• P.D.W.$ - 2yo$ Preferential Draw Lifetime Win Prizemoney - 2YO Win Prizemoney indicates the computer shall draw the lowest Winning prizemoney minus 2YO Winning prizemoney first progressively up to the highest Winning prizemoney minus 2YO winning prizemoney.
  • P.D.W.C. Preferential Draw Within Conditions Indicates the computer will ignore 2YO wins in a horse's career when effecting a barrier draw that excludes 2YO wins.
  • P.R.B.T. Pre Race Blood Test Indicates this horse was subject to a random blood test prior to his/her race.
  • Pace The speed of the leaders at each stage of the race.
  • Pacesetter The horse that is running in front (on the lead).
  • Pacing Pacing is a 'laterial' gait in which the horse moves the legs on the same side back and forward together. Most pacers wear 'hopples' - straps connecting the legs on the same side. Pacing, or 'ambling', is a natural gait for some breeds of horse (as well as giraffes and camels) and is faster than trotting by roughly 3 seconds per mile. Pacers are also less likely to 'break,' so they are more popular with punters than trotters, where the two gaits exist. As a result pacing dominates harness racing in the English-speaking world.
  • Paddle Toe In - A conformation flaw in which the front of the foot faces in and looks pigeon-toed, often causing the leg to swing outward during locomotion ("paddling").
  • Paddock Approximately 25 minutes before they race, horses are brought from the barn area to the Paddock. They are led to a row of stalls where they are inspected and identified by track officials, ensuring that the correct horses run in the race. After they have been inspected, the horses are saddled and led to a walking ring where owners, trainers and jockeys await them.
  • Paddock Judge In horse racing, the racing official responsible for getting jockeys and horses in order to go to the starting gate; also checks the equipment used by each horse and supervises the saddling of the horses. In greyhound racing, the racing official responsible for supervising the leadouts, identifying greyhounds, and checking muzzles and blankets.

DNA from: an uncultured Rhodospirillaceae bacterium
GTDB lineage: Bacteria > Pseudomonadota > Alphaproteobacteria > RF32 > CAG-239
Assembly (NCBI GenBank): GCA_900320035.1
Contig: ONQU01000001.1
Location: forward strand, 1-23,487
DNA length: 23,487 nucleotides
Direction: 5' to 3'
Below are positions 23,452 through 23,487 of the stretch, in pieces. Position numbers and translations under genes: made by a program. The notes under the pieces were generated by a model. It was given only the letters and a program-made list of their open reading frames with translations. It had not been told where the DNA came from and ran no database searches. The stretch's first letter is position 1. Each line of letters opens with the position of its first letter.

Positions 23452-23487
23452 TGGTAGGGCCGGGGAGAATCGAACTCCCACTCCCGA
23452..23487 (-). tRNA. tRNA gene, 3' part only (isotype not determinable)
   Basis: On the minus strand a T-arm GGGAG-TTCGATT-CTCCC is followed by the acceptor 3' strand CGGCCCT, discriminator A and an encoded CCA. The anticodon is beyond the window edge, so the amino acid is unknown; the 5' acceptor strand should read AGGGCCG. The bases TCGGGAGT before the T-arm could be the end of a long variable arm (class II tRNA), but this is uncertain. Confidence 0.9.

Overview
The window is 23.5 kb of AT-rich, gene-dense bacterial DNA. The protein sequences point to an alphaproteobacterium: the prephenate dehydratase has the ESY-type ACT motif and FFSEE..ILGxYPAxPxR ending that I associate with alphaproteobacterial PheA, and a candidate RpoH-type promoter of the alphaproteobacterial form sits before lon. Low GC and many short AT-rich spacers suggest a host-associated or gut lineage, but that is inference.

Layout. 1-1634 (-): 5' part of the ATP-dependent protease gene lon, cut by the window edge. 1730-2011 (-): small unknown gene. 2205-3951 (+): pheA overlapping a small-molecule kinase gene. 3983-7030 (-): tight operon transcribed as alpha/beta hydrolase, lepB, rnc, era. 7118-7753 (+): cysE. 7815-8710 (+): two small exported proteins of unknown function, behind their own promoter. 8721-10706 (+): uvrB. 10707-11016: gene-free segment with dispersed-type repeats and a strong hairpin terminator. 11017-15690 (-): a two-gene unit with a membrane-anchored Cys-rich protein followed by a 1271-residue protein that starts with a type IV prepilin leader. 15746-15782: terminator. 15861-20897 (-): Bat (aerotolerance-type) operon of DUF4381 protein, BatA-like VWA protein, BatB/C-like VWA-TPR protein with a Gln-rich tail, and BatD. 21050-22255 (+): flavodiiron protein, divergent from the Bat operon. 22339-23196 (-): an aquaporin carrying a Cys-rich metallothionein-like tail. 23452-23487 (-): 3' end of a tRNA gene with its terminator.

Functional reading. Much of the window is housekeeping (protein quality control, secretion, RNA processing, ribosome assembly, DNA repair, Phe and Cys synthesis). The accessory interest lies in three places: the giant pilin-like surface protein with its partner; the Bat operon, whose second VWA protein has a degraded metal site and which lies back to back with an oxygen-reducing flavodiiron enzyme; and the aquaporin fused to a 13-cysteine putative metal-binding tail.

• Panel A slang term for a furlong.
  • Pari-Mutuels A form of wagering that originated in France in which all money bet is divided up among those who have winning tickets, after taxes, takeout and other deductions are made.
  • Parimutuel A form of wagering that originated in France in which all money bet is divided up among those who have winning tickets, after taxes, takeout and other deductions are made.
  • Parimutuel(s) A form of wagering originated in 1865 by Frenchman Pierre Oller in which all money bet is divided up among those who have winning tickets, after taxes, takeout and other deductions are made. Oller called his system "parier mutuel" meaning "mutual stake" or "betting among ourselves." As this wagering method was adopted in England it became known as "Paris mutuals," and soon after "parimutuels."
  • Parked Out A horse has further to go and often tires and falls back during a race. The horse's position is at the pole or rail. In the gaited community a horse parks out to make it easier to mount and dismount. Also in shows a judge will often ask the rider to make the horse park out. The front legs move forward while the hind feet remain stationary. The horse's back dips and his neck is arched. This has nothing to do with racing.
  • Parlay A multi-race bet in which all winnings are subsequently wagered on each succeeding race.
  • Part Used by the International Cataloguing Standards Committee to separate races from different countries for sales cataloguing purposes. Races of Part I countries (Argentina, Australia, Brazil, Canada, Chile, France, Germany, Great Britain, Ireland, Italy, New Zealand, Peru, South Africa, the United States, the Hong Kong International Cup and the Japan Cup) are accepted for black-type and graded purposes; races of Part II countries (Belgium, Hong Kong [except Hong Kong International Cup, see above], India, Japan [except Japan Cup, see above], Malaysia, Mexico, Panama, Puerto Rico, Scandinavia, Singapore, Spain, Uruguay and Venezuela) are accepted for black-type purposes only, with no grade or group designators; races of Part III countries (all others) are not accepted for cataloguing purposes.
  • Part Wheel
  • Using a key horse or horses in different, but not all possible, exotic wagering combinations.